George Cukor, Let’s Make Love, 1960, 35 mm, color, sound, 119 minutes. Amanda Dell (Marilyn Monroe).

Cole was born John Ewing Richter in New Brunswick, New Jersey, in 1911. His divorced parents abandoned him to boarding school, and along his determined climb to the top of the showbiz heap during the Depression years he abandoned the family name, rechristening himself with a curt, hard new moniker. In Fosse, Sam Wasson’s superb recent biography, the author describes Cole, and Verdon’s first sight of him dancing at Slapsie Maxie’s. Per Wasson, Cole was “a terrible genius, witty, bitchy, crazy, a mean man who worked out of deep pockets of brilliance and anger—and it showed in his dancers… He gleamed like a piece of golden technology, and when he moved, he cut the air like a rain of knives. Erotic and exotic, Cole’s style drew from all aspects of world movement. When he danced, he spared no part of himself, slicing the air with the grace and precision of a ballet dancer, a beast in a gentleman’s body.”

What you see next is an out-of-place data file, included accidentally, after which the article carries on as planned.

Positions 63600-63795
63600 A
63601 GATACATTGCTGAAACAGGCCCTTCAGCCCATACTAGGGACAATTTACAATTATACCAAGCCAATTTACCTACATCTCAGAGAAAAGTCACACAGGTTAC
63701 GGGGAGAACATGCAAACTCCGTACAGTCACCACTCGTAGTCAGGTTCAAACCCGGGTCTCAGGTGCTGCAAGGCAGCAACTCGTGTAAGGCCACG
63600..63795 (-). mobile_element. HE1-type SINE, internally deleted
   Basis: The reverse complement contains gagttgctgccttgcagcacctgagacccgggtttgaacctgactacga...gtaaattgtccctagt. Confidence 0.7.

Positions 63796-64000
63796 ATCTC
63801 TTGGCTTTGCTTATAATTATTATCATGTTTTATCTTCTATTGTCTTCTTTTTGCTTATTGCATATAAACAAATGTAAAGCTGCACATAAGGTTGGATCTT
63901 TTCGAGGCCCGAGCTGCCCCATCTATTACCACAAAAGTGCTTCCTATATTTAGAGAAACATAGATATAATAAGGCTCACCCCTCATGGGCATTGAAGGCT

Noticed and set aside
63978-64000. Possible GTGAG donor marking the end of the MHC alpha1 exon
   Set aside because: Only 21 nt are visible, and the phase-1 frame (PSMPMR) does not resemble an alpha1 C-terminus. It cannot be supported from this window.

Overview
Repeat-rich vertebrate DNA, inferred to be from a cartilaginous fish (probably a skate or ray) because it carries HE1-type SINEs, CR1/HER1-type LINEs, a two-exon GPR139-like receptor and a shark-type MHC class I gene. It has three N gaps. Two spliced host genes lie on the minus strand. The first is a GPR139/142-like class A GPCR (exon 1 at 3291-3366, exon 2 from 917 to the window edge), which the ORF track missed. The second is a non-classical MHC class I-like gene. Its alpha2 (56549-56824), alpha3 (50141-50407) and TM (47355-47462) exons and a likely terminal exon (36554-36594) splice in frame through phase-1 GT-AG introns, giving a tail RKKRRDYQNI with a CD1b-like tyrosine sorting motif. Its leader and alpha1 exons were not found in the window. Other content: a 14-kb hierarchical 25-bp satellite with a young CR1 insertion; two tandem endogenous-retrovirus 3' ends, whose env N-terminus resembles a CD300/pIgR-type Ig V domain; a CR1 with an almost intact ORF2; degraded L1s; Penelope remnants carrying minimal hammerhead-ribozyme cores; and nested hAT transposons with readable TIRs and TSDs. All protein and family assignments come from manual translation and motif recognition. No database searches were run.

Initially trained in ballet, Cole’s signature style developed through his study of folk dance from around the world—South America, Spain, the Caribbean, Africa, and Asia—all of which he integrated with American vernacular jazz moves. He took notes on the dance floors of Harlem, studied Indian bharata nātyam dance with Ravi Shankar’s older brother, and a contemporary vogue for all things exotic vaulted him to the top of the heap of nightclub headliners with his so-called “Hindu Swing.” After conquering New York’s Rainbow Room and Chicago’s Gay Paree, Cole was invited to Los Angeles in 1941 by 20th Century Fox, who hired him to choreograph a Seminole ritual for a Technicolor Betty Grable vehicle called Moon over Miami, and he continued to work in the movie colony, often contentiously, until shortly before Monroe’s death in 1962. (In a signal of things to come, the Seminole number for Moon over Miami landed on the cutting-room floor.)

Richard Sale, Meet Me After the Show, 1951, 35 mm, color, sound, 87 minutes. Delilah Lee (Betty Grable).